Like moths to a literal flame.
There’s no more concise way to describe the visceral attraction to Andy Duffin’s time attack focused FD3S Mazda RX-7. The moths, of course, are the Yokohama World Time Attack Challenge faithful. The flame? Even a casual glance in the direction of Andy’s weapon as he buttons off, deep into the braking zone, can explain that one.
The RX-7 is the perennial showman of the annual track addiction festival in Sydney, Australia. It’s a tough crowd to stand out amongst, but Andy’s RX-7 has the fundamental elements down to a fine art, traits that can be attributed to a background in the Kiwi rotary scene.
That’s right, Andy and the RX-7 are born and bred in New Zealand, home to some of the finest architects of rotary culture. Since the early days, Andy’s been immersed in a lifestyle of powerplants that go round and round, not up and down.
It’s a facet of Kiwi car culture that’s arguably built on disrupting the peace. The alto-pitch singing of spinning rotors has long been an institution on local tracks and streets, overpowering the lumpiest bent-eight and the whistliest DOHC turbo.
It’s almost natural then, that Andy’s RX-7 is one of the enduring crowd favourites of WTAC. It continues soliciting staunch nods of approval as it screams down Sydney Motorsport Park’s front straight at the top of 6th gear, even after three straight years of attendance. It’s the rotary mantra; they simply grab attention.
Hooked at 16 years of age, Andy embraced the rotary life with full force. “I’ve pretty much owned them all; I think the only one I haven’t is an R100,” he explains of his affection for all things Mazda rotary. “There’s a few I regret selling, definitely.”
While screaming around the streets, undoubtedly baking the odd set of fat 13-inch tyres, sufficed for a while, the genesis for Andy’s switch to a circuit focus was a Series 1 RX-7.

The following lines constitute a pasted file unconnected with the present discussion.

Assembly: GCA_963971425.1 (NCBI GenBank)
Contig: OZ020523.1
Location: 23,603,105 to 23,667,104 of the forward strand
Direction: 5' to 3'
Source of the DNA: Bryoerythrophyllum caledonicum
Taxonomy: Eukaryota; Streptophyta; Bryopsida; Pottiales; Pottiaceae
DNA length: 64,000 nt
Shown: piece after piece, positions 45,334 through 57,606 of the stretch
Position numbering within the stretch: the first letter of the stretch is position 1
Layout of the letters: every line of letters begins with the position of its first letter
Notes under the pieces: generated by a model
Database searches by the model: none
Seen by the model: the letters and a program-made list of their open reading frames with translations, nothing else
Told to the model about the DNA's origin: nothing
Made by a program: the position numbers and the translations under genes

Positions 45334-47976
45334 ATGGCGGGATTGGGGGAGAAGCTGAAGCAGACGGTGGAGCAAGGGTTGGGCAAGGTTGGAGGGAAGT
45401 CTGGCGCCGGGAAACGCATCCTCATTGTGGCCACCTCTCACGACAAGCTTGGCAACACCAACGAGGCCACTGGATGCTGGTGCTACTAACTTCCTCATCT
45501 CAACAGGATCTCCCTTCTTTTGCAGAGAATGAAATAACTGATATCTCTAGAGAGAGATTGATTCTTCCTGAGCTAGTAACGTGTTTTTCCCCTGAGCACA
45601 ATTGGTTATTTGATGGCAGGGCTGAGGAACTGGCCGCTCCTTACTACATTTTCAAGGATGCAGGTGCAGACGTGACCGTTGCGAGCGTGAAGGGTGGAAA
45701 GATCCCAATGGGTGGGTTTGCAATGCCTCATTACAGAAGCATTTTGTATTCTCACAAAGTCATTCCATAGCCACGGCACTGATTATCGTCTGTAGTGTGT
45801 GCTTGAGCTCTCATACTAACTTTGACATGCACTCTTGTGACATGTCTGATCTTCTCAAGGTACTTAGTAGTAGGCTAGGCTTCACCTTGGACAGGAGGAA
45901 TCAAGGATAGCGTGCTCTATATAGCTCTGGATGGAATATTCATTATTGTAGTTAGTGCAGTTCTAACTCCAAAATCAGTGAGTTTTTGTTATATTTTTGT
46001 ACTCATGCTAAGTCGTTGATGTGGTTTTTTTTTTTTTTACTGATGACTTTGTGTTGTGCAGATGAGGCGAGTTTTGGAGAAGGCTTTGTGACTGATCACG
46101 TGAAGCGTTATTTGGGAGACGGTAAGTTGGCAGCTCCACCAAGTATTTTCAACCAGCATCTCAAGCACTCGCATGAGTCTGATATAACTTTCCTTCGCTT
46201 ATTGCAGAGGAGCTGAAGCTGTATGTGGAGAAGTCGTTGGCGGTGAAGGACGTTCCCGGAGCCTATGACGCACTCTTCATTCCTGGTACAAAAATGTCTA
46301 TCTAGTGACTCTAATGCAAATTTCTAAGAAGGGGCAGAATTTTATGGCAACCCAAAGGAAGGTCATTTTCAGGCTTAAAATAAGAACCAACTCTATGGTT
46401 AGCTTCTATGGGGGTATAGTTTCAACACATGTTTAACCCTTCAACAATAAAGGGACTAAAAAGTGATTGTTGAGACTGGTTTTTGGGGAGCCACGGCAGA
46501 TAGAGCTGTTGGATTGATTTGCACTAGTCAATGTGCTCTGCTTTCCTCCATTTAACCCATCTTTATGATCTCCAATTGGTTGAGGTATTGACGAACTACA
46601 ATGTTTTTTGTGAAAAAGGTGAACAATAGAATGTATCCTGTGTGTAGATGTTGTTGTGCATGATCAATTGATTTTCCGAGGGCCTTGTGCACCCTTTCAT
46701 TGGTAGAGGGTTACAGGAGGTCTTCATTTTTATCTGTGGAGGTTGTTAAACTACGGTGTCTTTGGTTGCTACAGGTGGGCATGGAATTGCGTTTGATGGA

“We put a cage in it, and thought we’d have a go. That’s really where it all started.” Competing initially amongst a bunch of much faster cars, the well-trodden path of racers prior soon attracted Andy. In a quest for victory the builds became a bit more serious, and although Andy achieved some success he admits maybe he didn’t give it the best possible shot.
Andy even built up a naturally aspirated, peripheral port 12A-engined Series 6 RX-7, which was one of the first FD3Ss running among the SS2000 class ranks. Responsibilities and family life meant the racing soon took a break, but the sense of unfinished business never quite vanished.
The flame was further fanned by seat time in friends’ rotary racers and a Pro 7 series title won behind the wheel of a borrowed Series 1. Following that win, Andy finally got back into the game with an FD of his own, again taking out a couple of New Zealand titles in the restrictive Pro 7 Plus class before deciding the FD was going to get “the treatment.”
Andy returned to the SS2000 ranks around 2004, with the build ultimately destined to morph into the time attack weapon of today. Starting with a tidy street car, the build originally packed a fuel injected 13B, before the weight advantages available by virtue of running a smaller 12A led to a 290whp peripheral ported variant of the smaller lump.
Revving to 10,000rpm and running right to the weight limit, Andy reckons the car was absolute bliss to chuck through the corners. But the 3-rotor howl was beckoning at this point; things were about to get properly serious.It’s Business Time